this philosophy is not dependent on a belief in divinity or magic. if you aren’t about the woo, i understand. but you are reading this, and you are alive. outside of all the bullshit of the human world, life is a gift. it is a result of a specific set of circumstances that may or may not have occurred outside of our universe. i choose to see this confluence of randomness as evidence of love in action.

i believe love is the strongest force in the universe, stronger than gravity or nuclear attraction or even change. when we are tapped into a sense of universal love we are capable of so much. we are capable of dismantling capitalism and colonialism, halting climate change, transforming the world into a place where we can all feel loved and cared for. we can articulate our needs and support others in getting their own met, without shame and bitterness. we can see beyond our immediate crises and into a future where we aren’t making decisions based on the lesser of two evils.

my own magic is centered on harnessing universal love, on bringing people into a mental space where they can realize their divinity and go forward knowing they are loved. and most importantly, knowing they are capable of focusing that love into a transformative force for social change.

on this day of commercial romance and beyond, i encourage you to root yourself in such love. with every single breath.

like all journeys in life, the path to becoming is never linear. bumps in the road can make me shrink to protect against their impact. but here, near the end of the decade, i am leaning into the largeness of myself. i am remembering that vulnerability and authenticity are also protective.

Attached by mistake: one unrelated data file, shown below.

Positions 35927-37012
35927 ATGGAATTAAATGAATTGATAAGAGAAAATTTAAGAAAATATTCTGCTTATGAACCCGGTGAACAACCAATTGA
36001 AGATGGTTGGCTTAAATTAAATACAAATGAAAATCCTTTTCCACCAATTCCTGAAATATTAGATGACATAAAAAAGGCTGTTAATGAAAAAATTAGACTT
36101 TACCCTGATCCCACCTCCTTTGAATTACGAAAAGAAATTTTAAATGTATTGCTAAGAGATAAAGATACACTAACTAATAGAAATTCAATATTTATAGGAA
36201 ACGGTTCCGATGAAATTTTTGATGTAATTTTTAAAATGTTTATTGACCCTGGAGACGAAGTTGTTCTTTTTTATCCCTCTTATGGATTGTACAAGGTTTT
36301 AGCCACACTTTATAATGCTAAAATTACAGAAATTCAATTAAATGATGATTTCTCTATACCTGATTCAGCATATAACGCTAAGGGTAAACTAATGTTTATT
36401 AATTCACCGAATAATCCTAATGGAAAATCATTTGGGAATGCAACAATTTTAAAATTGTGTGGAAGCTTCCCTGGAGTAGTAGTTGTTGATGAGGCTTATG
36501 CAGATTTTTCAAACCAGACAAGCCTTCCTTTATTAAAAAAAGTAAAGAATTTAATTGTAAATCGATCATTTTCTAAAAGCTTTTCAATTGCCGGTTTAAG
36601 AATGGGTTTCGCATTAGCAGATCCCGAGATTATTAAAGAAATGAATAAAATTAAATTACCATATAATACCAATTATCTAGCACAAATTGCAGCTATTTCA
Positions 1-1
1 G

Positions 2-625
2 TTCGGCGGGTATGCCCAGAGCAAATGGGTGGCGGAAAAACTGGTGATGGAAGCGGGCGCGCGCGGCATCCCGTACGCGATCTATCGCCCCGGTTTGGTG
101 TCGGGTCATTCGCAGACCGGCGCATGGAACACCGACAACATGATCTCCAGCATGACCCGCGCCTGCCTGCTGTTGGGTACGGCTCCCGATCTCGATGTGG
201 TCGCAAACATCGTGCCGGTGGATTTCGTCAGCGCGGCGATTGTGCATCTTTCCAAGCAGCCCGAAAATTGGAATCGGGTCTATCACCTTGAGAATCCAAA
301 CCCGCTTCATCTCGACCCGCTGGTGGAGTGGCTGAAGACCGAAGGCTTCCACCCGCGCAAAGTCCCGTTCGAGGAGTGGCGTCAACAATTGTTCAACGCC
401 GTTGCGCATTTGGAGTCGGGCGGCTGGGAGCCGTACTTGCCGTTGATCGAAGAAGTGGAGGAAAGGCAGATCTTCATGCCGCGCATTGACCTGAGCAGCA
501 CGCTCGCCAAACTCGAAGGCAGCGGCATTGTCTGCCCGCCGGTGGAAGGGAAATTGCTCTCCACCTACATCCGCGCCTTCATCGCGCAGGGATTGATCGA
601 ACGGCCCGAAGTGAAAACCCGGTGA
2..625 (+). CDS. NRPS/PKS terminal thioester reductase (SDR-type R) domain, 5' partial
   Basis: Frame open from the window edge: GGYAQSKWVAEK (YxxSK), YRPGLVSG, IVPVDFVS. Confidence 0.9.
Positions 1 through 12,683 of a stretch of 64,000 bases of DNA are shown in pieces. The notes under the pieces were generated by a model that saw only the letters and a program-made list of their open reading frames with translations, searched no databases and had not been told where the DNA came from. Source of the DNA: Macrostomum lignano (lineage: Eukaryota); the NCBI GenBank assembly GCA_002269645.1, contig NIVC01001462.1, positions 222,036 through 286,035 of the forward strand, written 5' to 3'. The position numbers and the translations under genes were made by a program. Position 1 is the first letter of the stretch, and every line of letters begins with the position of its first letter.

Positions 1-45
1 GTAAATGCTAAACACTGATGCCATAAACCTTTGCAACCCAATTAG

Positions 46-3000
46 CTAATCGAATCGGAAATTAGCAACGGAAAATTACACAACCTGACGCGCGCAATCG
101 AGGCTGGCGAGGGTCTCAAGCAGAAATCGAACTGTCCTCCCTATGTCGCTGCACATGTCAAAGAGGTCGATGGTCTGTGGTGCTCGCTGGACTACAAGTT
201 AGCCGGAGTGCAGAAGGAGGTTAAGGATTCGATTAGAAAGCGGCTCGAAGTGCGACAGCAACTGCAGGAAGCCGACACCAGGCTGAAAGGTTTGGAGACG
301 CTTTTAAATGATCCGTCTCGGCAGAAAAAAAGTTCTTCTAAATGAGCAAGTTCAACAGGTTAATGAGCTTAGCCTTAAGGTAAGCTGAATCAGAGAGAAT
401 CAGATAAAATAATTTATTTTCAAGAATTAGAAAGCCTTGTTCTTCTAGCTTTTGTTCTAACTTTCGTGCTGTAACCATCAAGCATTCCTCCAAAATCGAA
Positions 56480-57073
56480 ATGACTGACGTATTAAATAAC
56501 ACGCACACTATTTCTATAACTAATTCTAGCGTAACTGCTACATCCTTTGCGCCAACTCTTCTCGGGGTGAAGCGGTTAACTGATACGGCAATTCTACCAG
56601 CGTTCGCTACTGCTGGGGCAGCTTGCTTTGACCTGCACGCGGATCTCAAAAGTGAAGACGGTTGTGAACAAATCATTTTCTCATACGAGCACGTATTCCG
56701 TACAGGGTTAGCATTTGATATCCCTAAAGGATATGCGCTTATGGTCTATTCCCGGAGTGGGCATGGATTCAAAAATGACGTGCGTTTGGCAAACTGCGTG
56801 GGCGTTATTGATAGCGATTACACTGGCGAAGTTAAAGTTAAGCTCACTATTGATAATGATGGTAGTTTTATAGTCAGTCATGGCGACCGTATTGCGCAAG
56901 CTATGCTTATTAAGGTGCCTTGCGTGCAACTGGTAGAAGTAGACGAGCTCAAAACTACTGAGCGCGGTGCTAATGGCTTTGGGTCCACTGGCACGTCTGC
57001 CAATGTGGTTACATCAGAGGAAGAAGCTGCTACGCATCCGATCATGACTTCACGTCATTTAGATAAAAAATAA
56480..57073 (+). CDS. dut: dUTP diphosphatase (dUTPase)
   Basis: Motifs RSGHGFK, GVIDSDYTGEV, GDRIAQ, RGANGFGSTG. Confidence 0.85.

#

this decade began for me with a small death. the marriage i was in ended after nearly ten years, and i had been laid off the year before. with long-term unemployment made feasible due to the governmental generosity extended after the housing crisis, i had time to think and fornicate and make little moves towards becoming myself more fully. i became a writer-writer, you know, the kind that gets paid. i spent summers on the beach sunning my fat body, celebrating my gloriousness, loving queer friends and femmes, going to conferences and parties. i could visualize my future from there: writing a book, touring the west coast, visiting friends in the east and touring there, dedicating the rest of my life to doing nothing but what i was born to do.

but instead–or rather, first–i had to dedicate my life to recovering my self.

i began withdrawing from all my psychiatric medications in the second year of the decade, a process that would take the next six years. during that time i dated a bunch, got another job, went back to college, met my current partner, saw my first article in print, lost another job, got pregnant and incredibly sick and had my first abortion, had the house we were staying in go into foreclosure, moved into a new apartment, grew my own food for a year, became more disabled, became more radical, and became more of my artist self. and somehow, i did all that while weathering the severe emotional and cognitive shifts that came with removing those substances from my neurochemistry.

in the last year of the decade, i graduated from ucla with a degree in sociology. i’ve been unemployed ever since. it has been trying, but it has also afforded me the reflection time necessary to finish the transformation that began in 2010.

#

the last two years of this decade were the first i’ve spent without psychiatric medication influencing my neurochemistry in 23 years. i feel whole, a strange sensation for someone whose self has been so defined by the places where it was broken. i might still be a little broken, but i am not lost.